(Photo: John F. Kennedy Presidential library. Source: Presidential Pet MuseumThe White House)​

John F. Kennedy: Pony named "Macaroni" (another pony named "Tex")

(Photo: John F. Kennedy Presidential library. Source: Presidential Pet MuseumThe White House)​

Lyndon B. Johnson: Collie named "Blanco" 

(Photo: White House. Source: Presidential Pet MuseumThe White House)

Lyndon B. Johnson: Beagles "Him" and "Her"

(Photo: White House. Source: Presidential Pet MuseumThe White House)

Lyndon B. Johnson: Mixed-breed named "Yuki"

(Photo: White House. Source: Presidential Pet MuseumThe White House)

Richard Nixon: Terrier named "Pasha," poodle named "Vicky," and Irish setter named "King Timahoe"

(Photo: White House. Source: Presidential Pet MuseumThe White House)

Richard Nixon: Cocker spaniel named "Checkers"

(Photo: White House. Source: Presidential Pet MuseumThe White House)

Gerald Ford: Golden retriever named "Liberty" and her litter of puppies born at the White House

(Photo: White House. Source: Presidential Pet MuseumThe White House)

Gerald Ford: Siamese cat named "Shan"

(Photo: Gerald Ford Presidential library. Source: Presidential Pet MuseumThe White House)

Ronald Reagan: Golden retriever named "Victory"

(Photo: Ronald Reagan Presidential library. Source: Presidential Pet MuseumThe White House)

Ronald Reagan: King Charles spaniel named "Rex" 

(Photo: Wikipedia. Source: Presidential Pet MuseumThe White House)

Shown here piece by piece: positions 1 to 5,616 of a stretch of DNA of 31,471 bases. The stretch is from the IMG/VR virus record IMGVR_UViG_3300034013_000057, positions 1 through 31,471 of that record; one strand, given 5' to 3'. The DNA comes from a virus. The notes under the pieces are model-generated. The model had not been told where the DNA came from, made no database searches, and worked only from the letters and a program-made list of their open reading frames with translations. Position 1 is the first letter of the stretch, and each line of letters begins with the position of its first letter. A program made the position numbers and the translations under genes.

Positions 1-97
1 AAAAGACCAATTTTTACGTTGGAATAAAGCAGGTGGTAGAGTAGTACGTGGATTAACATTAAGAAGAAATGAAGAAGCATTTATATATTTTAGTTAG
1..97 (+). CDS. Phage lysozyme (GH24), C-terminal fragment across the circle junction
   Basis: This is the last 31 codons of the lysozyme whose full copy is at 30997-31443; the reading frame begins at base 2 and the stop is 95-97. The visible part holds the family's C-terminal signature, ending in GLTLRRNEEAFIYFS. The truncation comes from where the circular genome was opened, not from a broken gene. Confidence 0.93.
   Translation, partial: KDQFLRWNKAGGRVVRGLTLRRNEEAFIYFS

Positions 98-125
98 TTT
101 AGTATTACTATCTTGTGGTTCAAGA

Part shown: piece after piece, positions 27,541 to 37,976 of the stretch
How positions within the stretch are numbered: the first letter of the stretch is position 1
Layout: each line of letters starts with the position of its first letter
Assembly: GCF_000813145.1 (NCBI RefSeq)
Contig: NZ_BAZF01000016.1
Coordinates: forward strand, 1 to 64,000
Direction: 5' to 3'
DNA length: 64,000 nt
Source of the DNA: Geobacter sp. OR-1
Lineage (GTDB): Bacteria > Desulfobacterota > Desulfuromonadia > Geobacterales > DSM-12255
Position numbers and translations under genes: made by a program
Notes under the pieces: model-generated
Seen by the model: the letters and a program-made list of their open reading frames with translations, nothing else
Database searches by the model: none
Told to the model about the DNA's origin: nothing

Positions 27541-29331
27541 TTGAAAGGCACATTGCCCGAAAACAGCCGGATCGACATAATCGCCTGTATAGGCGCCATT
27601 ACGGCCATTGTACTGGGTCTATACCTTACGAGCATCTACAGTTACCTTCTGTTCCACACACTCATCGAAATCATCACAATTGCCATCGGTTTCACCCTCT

Ronald Reagan: Bouvier des Flandres herding dog named "Lucky"

(Photo: Ronald Reagan Presidential library. Source: Presidential Pet MuseumThe White House)

George H.W. Bush: Springer spaniel named "Millie" 

(Photo: White House. Source: Presidential Pet MuseumThe White House)

George H.W. Bush: Springer spaniel named "Ranger"

(Photo: White House. Source: Presidential Pet MuseumThe White House)

Bill Clinton: Labrador retriever named "Buddy"

(Photo: White House. Source: Presidential Pet MuseumThe White House)

Socks, the first cat of the Clinton family, August 24, 1994.

(Photo by Larry Downing/Sygma/Sygma via Getty Images)

George W. Bush: Scottish terriers named "Barney" and "Miss Beazley"

(Photo: White House. Source: Presidential Pet MuseumThe White House)

George W. Bush: American shorthair cat named "India," "Willie," or sometimes called "Kitty"

(Photo: White House. Source: Presidential Pet MuseumThe White House)

George W. Bush: Springer spaniel named "Spot"

(Photo: White House. Source: Presidential Pet MuseumThe White House)

Barack Obama: Portuguese water dogs named "Bo" and "Sunny"

(Photo: White House. Source: Presidential Pet MuseumThe White House)

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More exotic animals have also called the White House home including a rooster, snake, and badger kept by Theodore Roosevelt's family, notes the Huffington Post.

In general, having pets is thought to be beneficial for one's mental health and, politically, it often helps foster an image of caring and compassion towards others.

Trump joins a short list of pet-less presidents including Andrew Johnson and James K. Polk; Martin Van Buren was given tiger cubs but donated them.

Some have attributed Trump's lack of interest to his admitted germaphobia, particularly since the family has not had any known pets in the past.